Let's assume for a moment that the Giants do not trade for Edwards from the Browns. The Giants will still have an opening to fill for a #1 WR and logic would seem to dictate that the Giants should trade up from their 29th slot and nab one of the talented WRs in this year's draft. I am not sure that this would be such a great strategy. Everyone assumes that the Giants do not have a player currently on the team with the talent to become a #1 WR, which is the motivation to step up and draft a star. The other factor to consider about WR rookies is that first year players almost never have a huge impact on their team. In the last 10 years, only 4 WRs have had more than 1,000 receiving yards in their rookie years. If that is the case, with the Giants looking to get a player that can help them as championship contender in 2009, why would they move up to draft a WR? Furthermore, the success rate for first round WRs is even lower than first round qbs, with about 4 in 10 achieving the success expected of a first round pick. If rookie WRs are less productive than they are later in their career, doesn't that bode well for the productivity that the Giants can expect from Hixon in the future. Maybe Hixon can be the go-to playmaker that the Giants need. Hixon, who has been a WR in the NFL for only 1 year and Manningham, who has a year of studying NFL defenses under his belt may emerge as very productive players.

It might be reasonable for the Giants to stay where they are at 29 and take the best athlete available. As George Young used to say: "don't bring your depth chart into the draft room". If Giants move up high enough from 29, they should take a stud LB or LT and add WR talent later in the draft. If they stay put at 29, they should package their picks and move up to get another 2nd round pick rather than keeping all 10 picks. They could even trade some of their low picks this year for higher round picks next year.

It is also possible that the Giants could steal a play making TE in the draft. There are so many possibilities and options, it is difficult to handicap. I don't think that Reese and the Giants will overreact to the loss of Burress. I also don't think they will be desperate and overpay for Boldin or Edwards. My guess is that they want to keep their 1st round pick. If the Browns lower their demands, the Edwards trade might happen. If they don't lower their demands, I have a feeling the Giants will not cave, will stick to their guns (sorry for the gun metaphor, Plax) and will add talent to the team though the draft.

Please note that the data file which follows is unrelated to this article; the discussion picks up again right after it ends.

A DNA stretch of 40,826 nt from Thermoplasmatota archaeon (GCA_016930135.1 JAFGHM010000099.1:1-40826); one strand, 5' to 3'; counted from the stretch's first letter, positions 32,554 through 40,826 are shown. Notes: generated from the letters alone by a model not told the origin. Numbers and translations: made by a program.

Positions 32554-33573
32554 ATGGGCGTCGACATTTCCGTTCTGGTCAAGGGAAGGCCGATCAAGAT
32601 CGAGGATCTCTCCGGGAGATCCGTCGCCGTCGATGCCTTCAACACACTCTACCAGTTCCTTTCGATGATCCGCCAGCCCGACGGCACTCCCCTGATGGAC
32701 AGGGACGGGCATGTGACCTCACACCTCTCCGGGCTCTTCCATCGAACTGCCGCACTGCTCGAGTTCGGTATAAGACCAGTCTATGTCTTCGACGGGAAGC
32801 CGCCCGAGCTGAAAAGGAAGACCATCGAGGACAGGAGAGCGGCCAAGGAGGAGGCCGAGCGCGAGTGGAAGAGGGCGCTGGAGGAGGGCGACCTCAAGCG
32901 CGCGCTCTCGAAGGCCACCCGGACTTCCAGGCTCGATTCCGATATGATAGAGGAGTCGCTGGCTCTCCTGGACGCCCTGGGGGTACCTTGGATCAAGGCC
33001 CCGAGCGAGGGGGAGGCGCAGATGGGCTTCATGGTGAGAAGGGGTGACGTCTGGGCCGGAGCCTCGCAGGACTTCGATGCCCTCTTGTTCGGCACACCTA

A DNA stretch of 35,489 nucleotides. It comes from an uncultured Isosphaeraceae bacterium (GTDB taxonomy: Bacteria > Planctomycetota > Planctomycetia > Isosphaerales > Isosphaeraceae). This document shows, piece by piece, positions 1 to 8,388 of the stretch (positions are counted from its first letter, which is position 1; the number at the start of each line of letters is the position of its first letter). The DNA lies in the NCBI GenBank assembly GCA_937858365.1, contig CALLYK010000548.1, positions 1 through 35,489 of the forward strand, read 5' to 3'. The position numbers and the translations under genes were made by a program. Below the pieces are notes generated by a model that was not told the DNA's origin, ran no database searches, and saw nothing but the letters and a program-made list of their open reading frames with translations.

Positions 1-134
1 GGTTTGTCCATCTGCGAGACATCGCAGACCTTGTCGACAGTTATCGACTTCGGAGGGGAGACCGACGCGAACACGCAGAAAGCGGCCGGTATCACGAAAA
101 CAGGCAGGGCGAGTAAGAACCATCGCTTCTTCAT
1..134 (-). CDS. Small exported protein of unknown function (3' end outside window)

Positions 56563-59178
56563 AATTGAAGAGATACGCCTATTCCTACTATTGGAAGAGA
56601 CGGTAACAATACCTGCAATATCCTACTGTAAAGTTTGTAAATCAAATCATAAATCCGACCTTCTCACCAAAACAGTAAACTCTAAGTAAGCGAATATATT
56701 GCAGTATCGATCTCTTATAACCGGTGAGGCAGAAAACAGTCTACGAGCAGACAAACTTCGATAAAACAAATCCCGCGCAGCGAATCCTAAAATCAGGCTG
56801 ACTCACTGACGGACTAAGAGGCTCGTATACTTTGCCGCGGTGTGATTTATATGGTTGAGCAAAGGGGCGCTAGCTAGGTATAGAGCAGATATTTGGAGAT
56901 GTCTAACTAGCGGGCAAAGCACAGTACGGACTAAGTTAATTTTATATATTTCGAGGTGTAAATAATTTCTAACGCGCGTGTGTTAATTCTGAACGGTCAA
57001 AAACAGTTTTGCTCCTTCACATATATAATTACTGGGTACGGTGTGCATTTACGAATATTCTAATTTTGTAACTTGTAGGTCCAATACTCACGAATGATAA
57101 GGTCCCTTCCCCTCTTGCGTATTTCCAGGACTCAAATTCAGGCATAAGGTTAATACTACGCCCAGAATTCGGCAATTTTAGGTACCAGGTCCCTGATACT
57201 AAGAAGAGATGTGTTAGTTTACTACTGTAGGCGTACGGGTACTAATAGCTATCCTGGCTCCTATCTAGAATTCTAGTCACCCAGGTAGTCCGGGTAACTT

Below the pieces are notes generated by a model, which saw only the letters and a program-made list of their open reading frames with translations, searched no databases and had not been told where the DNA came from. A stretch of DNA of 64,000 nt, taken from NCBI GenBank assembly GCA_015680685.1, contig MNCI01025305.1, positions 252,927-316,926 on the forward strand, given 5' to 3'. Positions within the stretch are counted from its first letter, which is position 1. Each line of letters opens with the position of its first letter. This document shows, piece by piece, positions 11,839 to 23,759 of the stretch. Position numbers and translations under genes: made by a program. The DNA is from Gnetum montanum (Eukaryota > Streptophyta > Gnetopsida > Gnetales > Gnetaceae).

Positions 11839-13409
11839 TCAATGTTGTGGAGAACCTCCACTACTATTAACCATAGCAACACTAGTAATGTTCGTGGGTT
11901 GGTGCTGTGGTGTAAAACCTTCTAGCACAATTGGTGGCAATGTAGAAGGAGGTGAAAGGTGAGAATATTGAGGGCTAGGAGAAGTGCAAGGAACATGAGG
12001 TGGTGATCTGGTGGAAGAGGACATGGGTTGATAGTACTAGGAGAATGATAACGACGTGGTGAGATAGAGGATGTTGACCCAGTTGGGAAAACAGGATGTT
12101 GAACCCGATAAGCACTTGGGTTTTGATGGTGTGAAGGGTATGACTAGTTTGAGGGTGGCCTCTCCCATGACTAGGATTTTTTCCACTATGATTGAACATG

Friday, April 17, 2009

Giants: WR talk

Let the trade rumors, draft rumors and trade-draft rumors begin. Again. Just when we thought the trade rumors for available pro WRs were dying down, that Boldin was off the market and that the trade talks for Braylon Edwards had been exposed as false and just chatter, they get fired up again. First, the Cardinals announce that they have officially put Anquan Boldin on the trading block and will consider trade proposals for him. Of course, they don't want to give him away cheap, so to keep his value up and maintain leverage in trade discussions, they announce that their preferred course is to keep him and negotiate a new contract with him. Of course, if they can't do that or if some other team wants him badly enough to blow their socks off with a ridiculous offer, they would consider accepting it. This is a fairly transparent ruse by the Cardinals. If they really wanted to negotiate a deal with him, they would have done so already. To be honest, every team wants a situation like this cleared up before the draft so they can have their priorities set and they maintain their leverage with existing players. If they were to draft a WR, for example, it would be pretty apparent that they are going to dump Boldin and other teams would not be incented to offer much. If they can keep up the pretense that they want to keep Boldin, then teams that are interested will have to sweeten the deal in order to entice the Cardinals to give him up.